Scars from the Tornado: One Year at Joplin East Middle School by Randy Turner

The students who have sat in my classrooms for the past two years have
not looked any different from those in previous years.

The comments they make have not changed in any respect from those I
have heard from students through the past 14 years.

But these students are different from any I have taught before.

Any of them who lived in Joplin on May 22, 2011, were deeply affected
by the tornado that cut a swath through the city that day, killing 161
and destroying one-third of the city, including East Middle School,
the school that had been their home.

For the past two years, these teenagers have attended school in a
warehouse in an industrial park on the outskirts of the school
district, directly across from a frequently aromatic dog food factory.

While more attention was paid to high school students who attended
classes in a former anchor building at Northpark Mall, these children
and the staff at East Middle School have struggled to make a warehouse
into a home and a place where students can learn what they need to
know to succeed in high school and in life.

The students' stories of dealing with the most horrific tornado to hit
this nation in six decades are included in the new book, Scars from
the Tornado: One Year at Joplin East Middle School. The book features
the students, in their own words, telling their tornado stories, how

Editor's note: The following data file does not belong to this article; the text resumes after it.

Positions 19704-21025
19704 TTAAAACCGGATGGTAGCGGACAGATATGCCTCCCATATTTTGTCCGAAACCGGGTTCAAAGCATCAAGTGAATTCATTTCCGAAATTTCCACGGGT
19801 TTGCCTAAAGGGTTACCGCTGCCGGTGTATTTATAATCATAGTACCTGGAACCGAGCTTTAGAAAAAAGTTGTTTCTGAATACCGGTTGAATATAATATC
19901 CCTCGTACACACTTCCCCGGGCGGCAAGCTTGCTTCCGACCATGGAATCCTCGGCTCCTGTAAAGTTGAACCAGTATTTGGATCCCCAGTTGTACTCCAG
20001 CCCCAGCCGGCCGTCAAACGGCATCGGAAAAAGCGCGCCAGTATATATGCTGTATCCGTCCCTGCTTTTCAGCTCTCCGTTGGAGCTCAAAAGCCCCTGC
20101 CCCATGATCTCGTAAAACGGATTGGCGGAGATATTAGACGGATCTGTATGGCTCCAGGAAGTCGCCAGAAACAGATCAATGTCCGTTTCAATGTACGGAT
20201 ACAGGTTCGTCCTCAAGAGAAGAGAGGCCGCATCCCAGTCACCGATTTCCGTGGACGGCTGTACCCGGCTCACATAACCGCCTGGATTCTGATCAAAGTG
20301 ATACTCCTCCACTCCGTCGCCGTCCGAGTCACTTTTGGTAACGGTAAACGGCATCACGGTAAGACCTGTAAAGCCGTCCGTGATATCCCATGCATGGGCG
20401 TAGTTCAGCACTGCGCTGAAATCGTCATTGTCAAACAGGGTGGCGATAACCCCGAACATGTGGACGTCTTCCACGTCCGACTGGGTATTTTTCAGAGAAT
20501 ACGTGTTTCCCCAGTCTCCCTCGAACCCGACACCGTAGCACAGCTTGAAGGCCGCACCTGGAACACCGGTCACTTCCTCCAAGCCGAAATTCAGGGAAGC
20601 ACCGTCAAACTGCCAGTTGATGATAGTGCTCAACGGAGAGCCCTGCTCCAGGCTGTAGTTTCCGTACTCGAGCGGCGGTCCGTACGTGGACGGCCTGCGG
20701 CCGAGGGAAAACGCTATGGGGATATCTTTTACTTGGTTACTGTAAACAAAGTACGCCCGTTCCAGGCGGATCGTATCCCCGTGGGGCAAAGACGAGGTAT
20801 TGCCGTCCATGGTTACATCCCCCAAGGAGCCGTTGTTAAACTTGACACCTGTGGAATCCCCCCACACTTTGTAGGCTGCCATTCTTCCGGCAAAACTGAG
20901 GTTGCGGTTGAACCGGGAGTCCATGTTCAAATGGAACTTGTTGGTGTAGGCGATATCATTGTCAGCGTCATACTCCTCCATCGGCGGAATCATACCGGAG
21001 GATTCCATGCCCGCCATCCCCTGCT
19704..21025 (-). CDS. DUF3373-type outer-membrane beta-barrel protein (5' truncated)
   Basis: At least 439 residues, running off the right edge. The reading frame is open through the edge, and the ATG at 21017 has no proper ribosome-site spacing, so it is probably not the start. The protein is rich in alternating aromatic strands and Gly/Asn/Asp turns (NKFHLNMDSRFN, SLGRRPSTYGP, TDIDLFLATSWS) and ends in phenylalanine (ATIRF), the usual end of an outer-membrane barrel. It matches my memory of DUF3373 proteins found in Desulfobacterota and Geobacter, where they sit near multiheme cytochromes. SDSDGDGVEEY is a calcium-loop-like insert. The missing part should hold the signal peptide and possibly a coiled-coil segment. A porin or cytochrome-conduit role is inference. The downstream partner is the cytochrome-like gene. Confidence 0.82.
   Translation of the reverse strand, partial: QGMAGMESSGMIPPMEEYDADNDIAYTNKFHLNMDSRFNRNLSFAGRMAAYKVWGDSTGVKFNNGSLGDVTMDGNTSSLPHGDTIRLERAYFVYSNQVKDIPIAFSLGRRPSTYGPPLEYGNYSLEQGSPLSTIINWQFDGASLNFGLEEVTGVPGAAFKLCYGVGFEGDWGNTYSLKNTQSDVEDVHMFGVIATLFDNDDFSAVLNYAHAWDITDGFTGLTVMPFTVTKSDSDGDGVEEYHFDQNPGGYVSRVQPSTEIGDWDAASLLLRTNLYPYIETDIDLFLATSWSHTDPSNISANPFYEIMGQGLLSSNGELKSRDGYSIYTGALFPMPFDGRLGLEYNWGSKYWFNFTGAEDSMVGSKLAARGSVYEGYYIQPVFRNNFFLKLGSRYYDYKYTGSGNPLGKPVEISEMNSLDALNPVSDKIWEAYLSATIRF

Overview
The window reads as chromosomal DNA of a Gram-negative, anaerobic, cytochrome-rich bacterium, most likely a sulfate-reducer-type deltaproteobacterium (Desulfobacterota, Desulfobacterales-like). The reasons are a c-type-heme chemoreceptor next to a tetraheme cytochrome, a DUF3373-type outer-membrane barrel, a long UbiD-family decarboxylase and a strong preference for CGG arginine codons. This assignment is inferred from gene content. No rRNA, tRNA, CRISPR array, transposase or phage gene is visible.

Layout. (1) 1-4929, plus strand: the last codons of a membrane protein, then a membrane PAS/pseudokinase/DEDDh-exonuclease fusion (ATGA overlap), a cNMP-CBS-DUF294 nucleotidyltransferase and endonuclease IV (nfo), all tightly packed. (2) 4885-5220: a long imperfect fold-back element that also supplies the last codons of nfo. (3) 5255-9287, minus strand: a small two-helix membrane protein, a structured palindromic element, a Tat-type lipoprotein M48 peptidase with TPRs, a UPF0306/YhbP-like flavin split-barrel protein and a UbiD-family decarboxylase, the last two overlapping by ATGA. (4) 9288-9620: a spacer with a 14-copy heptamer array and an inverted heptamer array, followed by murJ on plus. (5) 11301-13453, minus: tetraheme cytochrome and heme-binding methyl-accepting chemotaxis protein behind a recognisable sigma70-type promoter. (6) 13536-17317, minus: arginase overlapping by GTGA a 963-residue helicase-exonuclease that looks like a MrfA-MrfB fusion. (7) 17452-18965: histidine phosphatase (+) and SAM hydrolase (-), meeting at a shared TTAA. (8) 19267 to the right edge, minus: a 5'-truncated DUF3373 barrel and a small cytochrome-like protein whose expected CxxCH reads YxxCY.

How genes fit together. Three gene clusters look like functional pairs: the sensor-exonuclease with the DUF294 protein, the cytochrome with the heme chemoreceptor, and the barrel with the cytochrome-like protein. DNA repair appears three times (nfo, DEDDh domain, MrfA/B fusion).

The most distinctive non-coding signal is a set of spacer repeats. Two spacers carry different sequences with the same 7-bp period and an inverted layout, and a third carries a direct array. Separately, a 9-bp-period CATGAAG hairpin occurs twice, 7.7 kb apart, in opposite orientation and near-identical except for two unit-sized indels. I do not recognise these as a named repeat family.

the disaster affected them, and relating what happened during the
2011-2012 school year.

The students were not the only ones who had a difficult time dealing
with the aftermath of the tornado. I also tell my story in the book,
how I did not even want to be in the classroom when the school year
started, a dramatic contrast to the usual enthusiasm I feel when the
middle of August rolls around each year.

Though nearly two years have passed, the effects of the tornado are
still being felt and will be felt for years to come. One student in my
fifth hour class can always be found with a smile on her face and has
invariably turned in top-notch work for me this year. I was surprised
to discover from a fellow faculty member that this young girl had lost
her home in the tornado and had serious problems during her seventh
grade year.
Melinda's story and how she turned her life around is included in the
book. She, like so many others at East Middle School continue to deal
with the scars from the tornado every day.

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